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Variety of Funds Will Pay for Streetcars
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Columbus Mayor Michael Coleman promised there would be no sales, property or city income tax increases to support his proposed streetcar system. Thursday night at city hall he released funding details for where the money will come from.
At the Thursday night meeting Mayor Coleman said it was time that Columbus had streetcars.
“This is the time for a sleek, modern, electrified, streetcar rail system along our city’s spine,” Coleman said.
Ohio State University president Gordon Gee lent his support.
“The thing that I insist about is that the cars be scarlet and gray,” Gee said. “And they are.”
The downtown to Ohio State University streetcar line would cost $103 million to build and $4.5 million annually to operate. Coleman had said days before that 80 percent of the cost would be paid by stakeholders in the benefit zone – the areas adjacent to the route. That worried audience member Michael O’Dell. <br"What's your plan within the benefit zone or the city for taking funds from the hotels and restaurants that support this community?"
Capital South’s John Rosenberger explained that there won’t be any. The project, according to Rosenberger, would be financed over a 25-year period. The first year’s cost would be $6.9 million. Combined with the operating costs, the city would need a total of $11.4 million the first year.
The first contributor identified at the meeting: Ohio State University.
“It’s not inappropriate that the university participate in the funding of this streetcar in some manner or fashion,” Rosenberger said. “In our work we have been showing a half million dollars of annual support from the university all without objection and in fact with support,” he said.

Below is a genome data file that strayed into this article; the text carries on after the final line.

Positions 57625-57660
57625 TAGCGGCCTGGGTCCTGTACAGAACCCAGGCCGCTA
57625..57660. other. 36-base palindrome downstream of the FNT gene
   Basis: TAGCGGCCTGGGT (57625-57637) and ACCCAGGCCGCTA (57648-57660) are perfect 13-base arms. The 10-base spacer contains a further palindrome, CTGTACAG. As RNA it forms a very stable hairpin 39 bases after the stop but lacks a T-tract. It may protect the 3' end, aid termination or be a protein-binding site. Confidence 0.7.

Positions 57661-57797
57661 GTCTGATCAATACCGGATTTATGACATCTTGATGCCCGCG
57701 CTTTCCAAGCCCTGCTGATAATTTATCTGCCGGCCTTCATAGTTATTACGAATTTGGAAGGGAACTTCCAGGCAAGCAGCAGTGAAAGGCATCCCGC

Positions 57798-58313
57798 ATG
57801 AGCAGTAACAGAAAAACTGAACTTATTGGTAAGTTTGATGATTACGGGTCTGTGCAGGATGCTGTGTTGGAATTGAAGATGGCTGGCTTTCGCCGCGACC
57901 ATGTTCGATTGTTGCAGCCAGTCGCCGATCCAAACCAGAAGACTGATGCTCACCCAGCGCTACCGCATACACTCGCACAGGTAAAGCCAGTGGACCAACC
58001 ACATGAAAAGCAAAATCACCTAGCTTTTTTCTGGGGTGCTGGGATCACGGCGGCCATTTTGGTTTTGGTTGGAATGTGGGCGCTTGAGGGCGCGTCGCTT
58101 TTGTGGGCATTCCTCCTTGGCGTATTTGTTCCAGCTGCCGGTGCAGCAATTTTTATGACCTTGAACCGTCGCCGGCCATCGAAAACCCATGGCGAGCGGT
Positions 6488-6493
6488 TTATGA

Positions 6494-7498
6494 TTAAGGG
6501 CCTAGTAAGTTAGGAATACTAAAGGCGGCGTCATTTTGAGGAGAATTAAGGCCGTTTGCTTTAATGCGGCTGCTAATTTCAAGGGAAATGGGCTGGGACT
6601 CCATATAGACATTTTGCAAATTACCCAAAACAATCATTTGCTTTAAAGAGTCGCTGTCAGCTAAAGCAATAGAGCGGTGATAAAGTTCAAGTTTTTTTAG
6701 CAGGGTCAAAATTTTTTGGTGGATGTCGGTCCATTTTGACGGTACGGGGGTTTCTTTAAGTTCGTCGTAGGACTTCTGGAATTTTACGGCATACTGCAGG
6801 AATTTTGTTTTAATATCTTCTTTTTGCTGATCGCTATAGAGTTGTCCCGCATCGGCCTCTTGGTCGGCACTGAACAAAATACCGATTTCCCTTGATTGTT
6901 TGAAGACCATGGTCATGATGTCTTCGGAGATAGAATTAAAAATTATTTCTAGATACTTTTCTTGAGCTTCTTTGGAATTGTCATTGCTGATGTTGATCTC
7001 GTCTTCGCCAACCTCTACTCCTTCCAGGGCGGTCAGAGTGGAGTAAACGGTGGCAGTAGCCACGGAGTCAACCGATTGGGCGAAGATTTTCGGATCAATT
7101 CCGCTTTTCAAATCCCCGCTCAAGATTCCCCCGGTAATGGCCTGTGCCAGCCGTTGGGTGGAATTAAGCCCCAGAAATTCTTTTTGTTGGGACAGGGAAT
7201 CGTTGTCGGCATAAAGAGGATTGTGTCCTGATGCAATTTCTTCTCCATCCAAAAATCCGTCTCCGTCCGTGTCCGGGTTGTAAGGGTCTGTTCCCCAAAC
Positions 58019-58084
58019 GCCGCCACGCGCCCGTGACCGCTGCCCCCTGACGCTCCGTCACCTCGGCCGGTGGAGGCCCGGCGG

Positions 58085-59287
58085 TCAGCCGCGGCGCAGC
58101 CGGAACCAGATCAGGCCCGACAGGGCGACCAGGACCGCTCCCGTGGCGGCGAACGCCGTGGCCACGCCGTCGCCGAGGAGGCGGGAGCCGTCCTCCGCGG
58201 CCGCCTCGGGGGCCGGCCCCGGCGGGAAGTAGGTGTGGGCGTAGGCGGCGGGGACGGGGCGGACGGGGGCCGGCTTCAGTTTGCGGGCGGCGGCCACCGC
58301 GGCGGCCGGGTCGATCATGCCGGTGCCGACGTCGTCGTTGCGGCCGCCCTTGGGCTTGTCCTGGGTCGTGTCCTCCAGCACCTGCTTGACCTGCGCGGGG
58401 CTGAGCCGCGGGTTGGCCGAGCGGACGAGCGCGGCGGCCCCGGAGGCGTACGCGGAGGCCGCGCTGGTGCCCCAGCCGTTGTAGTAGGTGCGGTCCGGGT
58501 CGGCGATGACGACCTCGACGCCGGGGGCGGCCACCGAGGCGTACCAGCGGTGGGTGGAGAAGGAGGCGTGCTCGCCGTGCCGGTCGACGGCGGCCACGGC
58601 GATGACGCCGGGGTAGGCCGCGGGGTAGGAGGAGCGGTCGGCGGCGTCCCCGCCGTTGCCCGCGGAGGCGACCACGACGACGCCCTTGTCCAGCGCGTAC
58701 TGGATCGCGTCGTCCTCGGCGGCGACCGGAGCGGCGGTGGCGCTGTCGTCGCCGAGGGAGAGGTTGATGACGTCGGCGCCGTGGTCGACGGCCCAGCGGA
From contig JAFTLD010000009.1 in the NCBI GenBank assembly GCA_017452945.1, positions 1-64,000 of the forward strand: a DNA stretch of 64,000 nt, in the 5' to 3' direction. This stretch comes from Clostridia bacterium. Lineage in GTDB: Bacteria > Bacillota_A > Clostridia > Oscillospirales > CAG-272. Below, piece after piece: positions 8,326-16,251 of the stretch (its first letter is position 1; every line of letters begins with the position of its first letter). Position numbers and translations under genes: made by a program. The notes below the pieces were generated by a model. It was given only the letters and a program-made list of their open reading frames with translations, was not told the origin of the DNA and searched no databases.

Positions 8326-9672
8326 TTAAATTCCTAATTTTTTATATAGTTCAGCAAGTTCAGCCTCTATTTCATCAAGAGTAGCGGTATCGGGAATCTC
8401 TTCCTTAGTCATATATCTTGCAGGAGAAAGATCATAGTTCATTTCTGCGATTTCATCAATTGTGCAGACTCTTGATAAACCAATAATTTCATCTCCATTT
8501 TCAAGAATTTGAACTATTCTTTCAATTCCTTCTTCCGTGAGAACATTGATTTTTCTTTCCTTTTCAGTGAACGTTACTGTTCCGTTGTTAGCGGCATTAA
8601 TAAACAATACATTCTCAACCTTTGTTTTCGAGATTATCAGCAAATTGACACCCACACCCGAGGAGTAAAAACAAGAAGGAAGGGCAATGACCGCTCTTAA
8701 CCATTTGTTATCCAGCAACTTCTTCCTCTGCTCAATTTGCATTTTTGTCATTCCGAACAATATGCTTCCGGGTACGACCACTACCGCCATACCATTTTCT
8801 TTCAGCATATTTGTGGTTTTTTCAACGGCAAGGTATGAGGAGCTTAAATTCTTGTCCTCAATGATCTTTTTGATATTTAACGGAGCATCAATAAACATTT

That’s 500,000 dollars from Ohio State.
“The second entry in our cigar box,” said Rosenberger, “is a new and different charge. It’s a surcharge on paid, off-street parking at 4 percent.
That’s another $1.1 million from commercial parking lots in the benefit zone.
Next a charge on tickets to entertainment and sporting events.
“Again a new and different charge on paid admissions at 4 percent,” Rosenberger said.
That should generate $3.8 million. Next, the cost of riding the streetcar.
“All right, fare income: $700,000,” Rosenberger said.
Now tinker with parking meter rates, said Rosenberger.
“The next entry in our little cigar box is a rate increase on metered parking.”
So expect to pay more at the meters downtown which should raise an additional $800,000.
Then take the $3.6 million the city already makes from parking meters and redirect it to the streetcar project. That’s 10-point-five million. Now add a contribution from the Mid Ohio Regional Planning Commission of $2 million.
Also expected, a few hundred thousand dollars from naming rights and from the federal government which should be more than enough to get the project off the ground.
But the funding sources aren’t cast in stone. Mayor Coleman warned they’re subject to change.
“We expect along the way to see changes in this scenario.”
Coleman said at the meeting the city will kick in the first $2 million to get the project underway. He wants streetcars rolling up and down North High for the Columbus bicentennial in 2012.